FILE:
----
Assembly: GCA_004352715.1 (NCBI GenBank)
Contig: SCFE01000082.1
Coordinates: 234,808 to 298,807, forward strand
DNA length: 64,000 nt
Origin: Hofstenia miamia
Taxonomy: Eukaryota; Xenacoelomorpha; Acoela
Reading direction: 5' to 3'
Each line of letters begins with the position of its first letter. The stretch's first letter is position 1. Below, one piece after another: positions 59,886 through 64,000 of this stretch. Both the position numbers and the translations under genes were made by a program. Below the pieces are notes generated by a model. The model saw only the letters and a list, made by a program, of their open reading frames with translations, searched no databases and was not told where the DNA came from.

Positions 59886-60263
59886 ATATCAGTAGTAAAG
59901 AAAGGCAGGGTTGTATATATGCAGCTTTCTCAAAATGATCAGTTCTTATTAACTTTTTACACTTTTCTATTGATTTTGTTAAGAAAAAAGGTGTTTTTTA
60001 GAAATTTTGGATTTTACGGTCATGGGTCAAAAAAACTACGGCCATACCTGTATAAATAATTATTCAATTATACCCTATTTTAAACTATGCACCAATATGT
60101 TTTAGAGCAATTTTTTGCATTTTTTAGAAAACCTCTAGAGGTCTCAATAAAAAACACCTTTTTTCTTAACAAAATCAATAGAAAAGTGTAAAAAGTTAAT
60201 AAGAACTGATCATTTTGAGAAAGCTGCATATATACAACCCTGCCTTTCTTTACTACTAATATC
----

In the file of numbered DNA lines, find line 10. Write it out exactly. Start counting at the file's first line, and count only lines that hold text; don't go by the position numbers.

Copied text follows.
59886 ATATCAGTAGTAAAG